Our ability to achieve goals is highly dependent on what we define as success. This statement applies to many parts of our lives. It certainly governs our fitness.

When I look back over goals I stopped pursuing a major reason I gave up was because I didn’t feel like I was getting results. In talking with others and doing some quick research it seems many others are struggling with this same thing.

Lets dive deeper…

Have we set a clear point at which we can declare victory? Are we leaving outs for ourselves from the start? Do we even believe success is possible? When will we know we are successful?

Success can come down to how we have framed our goals in the first place. Did we actually define our goals in a way that we can affirm success?

In this post we are going to dive into how making S.M.A.R.T. goals can better set us up to achieve our goals.



SMART goals info graphic

By using this criteria to set your goals your end point is defined and you are putting systems in place to support you along the way.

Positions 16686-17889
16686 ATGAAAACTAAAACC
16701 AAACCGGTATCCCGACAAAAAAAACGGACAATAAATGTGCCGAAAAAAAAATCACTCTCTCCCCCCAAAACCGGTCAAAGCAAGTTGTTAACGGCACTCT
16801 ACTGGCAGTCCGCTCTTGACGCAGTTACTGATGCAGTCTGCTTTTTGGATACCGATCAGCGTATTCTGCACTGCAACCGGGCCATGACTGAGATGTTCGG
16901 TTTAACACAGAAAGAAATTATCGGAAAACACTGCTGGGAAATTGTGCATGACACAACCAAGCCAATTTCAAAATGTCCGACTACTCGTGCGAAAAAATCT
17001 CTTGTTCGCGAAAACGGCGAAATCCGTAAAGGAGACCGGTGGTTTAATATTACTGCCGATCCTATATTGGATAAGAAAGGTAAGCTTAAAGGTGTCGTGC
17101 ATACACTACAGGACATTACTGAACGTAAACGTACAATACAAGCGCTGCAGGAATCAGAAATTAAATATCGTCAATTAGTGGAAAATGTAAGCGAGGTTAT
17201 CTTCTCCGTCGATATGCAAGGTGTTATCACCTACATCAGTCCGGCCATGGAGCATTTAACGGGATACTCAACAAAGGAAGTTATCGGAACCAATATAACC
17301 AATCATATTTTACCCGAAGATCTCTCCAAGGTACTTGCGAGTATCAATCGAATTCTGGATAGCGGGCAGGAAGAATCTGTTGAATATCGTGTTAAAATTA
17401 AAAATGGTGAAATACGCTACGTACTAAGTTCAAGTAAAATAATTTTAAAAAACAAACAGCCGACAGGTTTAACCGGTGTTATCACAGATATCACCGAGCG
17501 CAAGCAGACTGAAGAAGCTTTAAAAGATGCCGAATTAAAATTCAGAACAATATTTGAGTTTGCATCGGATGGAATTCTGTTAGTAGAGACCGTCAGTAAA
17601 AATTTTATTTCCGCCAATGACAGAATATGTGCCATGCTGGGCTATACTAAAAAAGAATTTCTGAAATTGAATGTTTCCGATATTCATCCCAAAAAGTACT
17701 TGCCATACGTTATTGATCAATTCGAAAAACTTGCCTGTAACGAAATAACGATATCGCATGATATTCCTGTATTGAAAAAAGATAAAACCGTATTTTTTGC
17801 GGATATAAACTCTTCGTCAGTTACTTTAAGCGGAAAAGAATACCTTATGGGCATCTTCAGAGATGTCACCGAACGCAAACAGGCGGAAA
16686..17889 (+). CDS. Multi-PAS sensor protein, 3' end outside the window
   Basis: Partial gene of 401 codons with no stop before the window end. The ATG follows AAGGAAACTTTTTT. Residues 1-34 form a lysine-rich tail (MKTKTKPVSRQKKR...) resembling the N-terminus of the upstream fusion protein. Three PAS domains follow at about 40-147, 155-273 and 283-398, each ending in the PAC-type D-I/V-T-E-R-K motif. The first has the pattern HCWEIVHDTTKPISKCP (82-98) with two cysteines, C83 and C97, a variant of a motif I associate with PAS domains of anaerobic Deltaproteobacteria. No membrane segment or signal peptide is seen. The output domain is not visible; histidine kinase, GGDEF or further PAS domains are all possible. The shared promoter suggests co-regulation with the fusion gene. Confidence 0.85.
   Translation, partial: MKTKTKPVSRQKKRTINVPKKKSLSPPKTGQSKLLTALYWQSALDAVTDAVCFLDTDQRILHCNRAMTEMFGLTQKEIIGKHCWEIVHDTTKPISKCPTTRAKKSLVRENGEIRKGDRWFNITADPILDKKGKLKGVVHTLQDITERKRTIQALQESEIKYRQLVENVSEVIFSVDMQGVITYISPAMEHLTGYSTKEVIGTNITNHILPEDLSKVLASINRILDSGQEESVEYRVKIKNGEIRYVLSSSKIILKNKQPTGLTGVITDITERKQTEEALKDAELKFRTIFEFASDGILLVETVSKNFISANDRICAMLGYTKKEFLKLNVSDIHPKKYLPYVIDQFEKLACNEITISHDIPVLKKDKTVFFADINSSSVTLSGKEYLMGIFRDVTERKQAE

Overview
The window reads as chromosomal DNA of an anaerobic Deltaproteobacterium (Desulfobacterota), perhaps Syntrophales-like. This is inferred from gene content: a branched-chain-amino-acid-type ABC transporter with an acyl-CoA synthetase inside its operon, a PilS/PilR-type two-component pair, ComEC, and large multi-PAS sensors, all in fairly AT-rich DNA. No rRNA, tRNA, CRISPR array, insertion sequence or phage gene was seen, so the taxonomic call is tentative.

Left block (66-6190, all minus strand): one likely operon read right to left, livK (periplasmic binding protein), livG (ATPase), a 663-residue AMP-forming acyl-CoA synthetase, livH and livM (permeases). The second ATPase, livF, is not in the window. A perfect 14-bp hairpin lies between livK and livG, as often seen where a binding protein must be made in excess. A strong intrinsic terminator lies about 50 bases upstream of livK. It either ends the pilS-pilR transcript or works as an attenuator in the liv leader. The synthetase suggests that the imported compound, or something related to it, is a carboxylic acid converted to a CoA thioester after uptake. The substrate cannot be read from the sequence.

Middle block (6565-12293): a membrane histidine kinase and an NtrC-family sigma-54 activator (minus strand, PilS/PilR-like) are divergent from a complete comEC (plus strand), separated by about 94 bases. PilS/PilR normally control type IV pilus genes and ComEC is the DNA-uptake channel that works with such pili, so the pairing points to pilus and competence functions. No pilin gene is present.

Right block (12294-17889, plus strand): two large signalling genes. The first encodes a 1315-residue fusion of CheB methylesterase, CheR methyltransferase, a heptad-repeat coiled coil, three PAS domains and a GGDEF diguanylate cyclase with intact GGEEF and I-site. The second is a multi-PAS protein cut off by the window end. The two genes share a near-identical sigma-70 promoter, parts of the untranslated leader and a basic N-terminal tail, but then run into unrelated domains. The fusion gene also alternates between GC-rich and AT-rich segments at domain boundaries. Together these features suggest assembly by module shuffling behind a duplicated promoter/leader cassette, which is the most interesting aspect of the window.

There should be no guessing about whether you have crossed the line. You have either arrived, or are still working towards it.



The goal should be as specific as possible. Cut out ambiguity.

“I want to be faster” is a very general goal. It is also very relative.

Dial it in.

How much faster is enough to declare success?



Just like your baseline metrics, your progress and goal should be measurable in some way. This is critical in accurately tracking your progress, and arrival at your goal.

Let’s say you have made up your mind to be a faster swimmer. People keep passing you in the water and you think you could do better.

While you might FEEL fast swimming one day, and slow the next, when you could actually be moving at the same pace on both days. Feeling and knowing are two very different things.

Measure to confirm.

Previously, we talked about the importance of reviewing where we are starting from when setting goals. Figuring out what we are working with and defining that starting point, or baseline, with specific metrics.

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For instance, right now I can probably swim a time trial session of 10x 100 yards, with 10 seconds rest, averaging about 1:30. Let us say I recently completed that exact workout, at that pace.